When I think about the history of human evolution, I always feel a twinge of regret that our sibling human species didn’t survive to grow with us. The more I learn about the rest of the biosphere, the clearer it is to me that we’re just one among many species, each with a lineage as ancient as our own. As the original Grand Poobah would say, I can trace my ancestry back to a protoplasmal primordial atomic globule, along with the ancestries of my dog, my cat, and that damned fly that got in here somehow. As with the dogs, and cats, and flies, we did not evolve in isolation. We were not always the only species on the planet with our kind of intelligence, and I think it’s sad that, for whatever reason, the rest of humanity didn’t manage to survive and thrive alongside Homo sapiens.
There’s also hope for the future though. While I will almost certainly never live to see another high-tech life form interacting with humanity, there’s always a chance that other people will. I understand that I’m being seriously optimistic here, but I think that if human civilization manages to last for tens, or hundreds of thousands of years, we’re both likely to encounter other intelligent life, and we’re likely to develop a society that’s not going to consume itself with xenophobia upon that encounter.
That vague hope is part of why it made me so happy when my wife sent me this article that I had missed back in June:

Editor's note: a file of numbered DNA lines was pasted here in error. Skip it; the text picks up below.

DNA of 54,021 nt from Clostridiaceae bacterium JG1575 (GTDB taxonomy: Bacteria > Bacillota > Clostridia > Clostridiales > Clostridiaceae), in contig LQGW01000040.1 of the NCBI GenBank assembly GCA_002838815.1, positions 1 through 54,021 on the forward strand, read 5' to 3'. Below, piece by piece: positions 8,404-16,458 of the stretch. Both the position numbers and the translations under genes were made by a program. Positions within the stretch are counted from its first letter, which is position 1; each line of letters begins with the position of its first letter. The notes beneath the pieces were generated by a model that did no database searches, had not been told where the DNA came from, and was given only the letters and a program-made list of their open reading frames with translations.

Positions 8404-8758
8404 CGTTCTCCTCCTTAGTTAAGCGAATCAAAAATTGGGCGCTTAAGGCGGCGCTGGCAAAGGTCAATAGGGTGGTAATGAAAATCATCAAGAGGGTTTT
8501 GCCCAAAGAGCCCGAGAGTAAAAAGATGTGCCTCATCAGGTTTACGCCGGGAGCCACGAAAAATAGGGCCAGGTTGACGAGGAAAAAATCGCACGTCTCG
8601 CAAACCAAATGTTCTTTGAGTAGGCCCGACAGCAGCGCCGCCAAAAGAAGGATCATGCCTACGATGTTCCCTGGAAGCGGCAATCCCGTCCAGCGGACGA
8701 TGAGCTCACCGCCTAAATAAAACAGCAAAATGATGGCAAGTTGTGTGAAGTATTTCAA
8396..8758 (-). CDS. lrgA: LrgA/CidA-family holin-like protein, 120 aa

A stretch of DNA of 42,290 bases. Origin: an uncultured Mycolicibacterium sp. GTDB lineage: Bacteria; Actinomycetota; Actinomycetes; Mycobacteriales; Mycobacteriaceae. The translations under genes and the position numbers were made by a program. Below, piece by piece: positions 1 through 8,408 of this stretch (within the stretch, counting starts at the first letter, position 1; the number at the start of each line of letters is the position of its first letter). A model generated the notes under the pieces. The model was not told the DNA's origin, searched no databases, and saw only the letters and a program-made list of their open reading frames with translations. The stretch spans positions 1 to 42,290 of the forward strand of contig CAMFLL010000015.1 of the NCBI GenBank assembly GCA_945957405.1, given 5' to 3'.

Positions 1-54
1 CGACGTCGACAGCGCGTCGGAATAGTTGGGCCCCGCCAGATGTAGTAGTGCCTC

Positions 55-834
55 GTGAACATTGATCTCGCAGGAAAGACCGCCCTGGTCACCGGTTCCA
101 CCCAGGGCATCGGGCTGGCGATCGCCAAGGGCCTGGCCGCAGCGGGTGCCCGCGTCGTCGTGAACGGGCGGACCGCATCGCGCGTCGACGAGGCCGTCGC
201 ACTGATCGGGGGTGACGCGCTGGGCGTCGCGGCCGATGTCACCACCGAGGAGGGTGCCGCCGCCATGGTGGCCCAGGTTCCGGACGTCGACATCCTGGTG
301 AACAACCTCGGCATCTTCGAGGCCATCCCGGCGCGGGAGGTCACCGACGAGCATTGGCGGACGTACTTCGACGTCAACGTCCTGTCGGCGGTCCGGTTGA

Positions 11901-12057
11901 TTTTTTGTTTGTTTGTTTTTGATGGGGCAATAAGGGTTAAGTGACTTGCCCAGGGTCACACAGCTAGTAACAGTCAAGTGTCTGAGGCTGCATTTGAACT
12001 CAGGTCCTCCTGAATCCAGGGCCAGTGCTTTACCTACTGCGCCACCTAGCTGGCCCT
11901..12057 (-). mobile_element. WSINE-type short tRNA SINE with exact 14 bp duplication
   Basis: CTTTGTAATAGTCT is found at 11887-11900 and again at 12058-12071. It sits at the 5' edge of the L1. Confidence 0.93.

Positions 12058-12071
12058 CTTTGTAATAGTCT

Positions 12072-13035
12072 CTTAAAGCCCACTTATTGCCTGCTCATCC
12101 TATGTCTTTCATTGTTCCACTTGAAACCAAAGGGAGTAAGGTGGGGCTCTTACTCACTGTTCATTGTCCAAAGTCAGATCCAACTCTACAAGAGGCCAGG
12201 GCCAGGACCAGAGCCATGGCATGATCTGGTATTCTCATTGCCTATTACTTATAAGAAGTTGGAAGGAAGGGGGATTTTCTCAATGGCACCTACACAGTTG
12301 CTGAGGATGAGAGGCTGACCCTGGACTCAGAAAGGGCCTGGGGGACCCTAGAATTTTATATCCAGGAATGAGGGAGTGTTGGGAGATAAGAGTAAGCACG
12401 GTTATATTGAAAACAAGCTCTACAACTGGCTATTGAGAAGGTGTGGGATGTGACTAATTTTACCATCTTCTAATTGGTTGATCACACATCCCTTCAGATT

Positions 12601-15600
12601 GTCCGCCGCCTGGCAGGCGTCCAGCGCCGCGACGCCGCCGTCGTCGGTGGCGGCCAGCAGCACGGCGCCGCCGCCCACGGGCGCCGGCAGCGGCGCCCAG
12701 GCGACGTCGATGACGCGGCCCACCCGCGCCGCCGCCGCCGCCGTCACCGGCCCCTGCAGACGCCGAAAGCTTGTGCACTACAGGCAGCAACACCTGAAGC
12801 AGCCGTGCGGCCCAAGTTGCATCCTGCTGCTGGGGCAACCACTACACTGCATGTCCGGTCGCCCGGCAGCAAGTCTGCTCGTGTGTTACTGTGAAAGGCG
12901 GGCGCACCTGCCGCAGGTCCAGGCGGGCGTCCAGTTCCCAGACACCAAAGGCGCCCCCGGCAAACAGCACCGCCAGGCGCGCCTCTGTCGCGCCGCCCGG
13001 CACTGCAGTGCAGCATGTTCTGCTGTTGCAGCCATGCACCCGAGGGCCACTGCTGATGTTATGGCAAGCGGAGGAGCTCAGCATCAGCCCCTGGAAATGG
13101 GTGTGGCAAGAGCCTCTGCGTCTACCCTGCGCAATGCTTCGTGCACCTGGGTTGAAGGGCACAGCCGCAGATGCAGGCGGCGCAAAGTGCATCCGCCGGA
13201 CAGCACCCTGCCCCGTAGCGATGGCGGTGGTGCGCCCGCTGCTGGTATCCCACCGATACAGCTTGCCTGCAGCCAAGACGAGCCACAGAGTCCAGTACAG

In the alpine grasslands of eastern Africa, Ethiopian wolves and gelada monkeys are giving peace a chance. The geladas – a type of baboon – tolerate wolves wandering right through the middle of their herds, while the wolves ignore potential meals of baby geladas in favour of rodents, which they can catch more easily when the monkeys are present.
Basically, the monkeys allow the wolves to become part of the herd, and to use that as a way to surprise unwary rodents. Good behavior is enforced by the geladas, of course, and if you compare sizes in this picture, it’s clear that the only way wolves can do anything in that herd is if the monkeys allow them to.
If left alone, where will this relationship end up? Could this be the beginning of a relationship like our own with dogs? I have no idea, but I really, really hope this is still going on, and going strong by the time I die. It seems unlikely at the moment, but hey, what are we fighting for?
Today I’m fighting for literate baboons that ride wolves.
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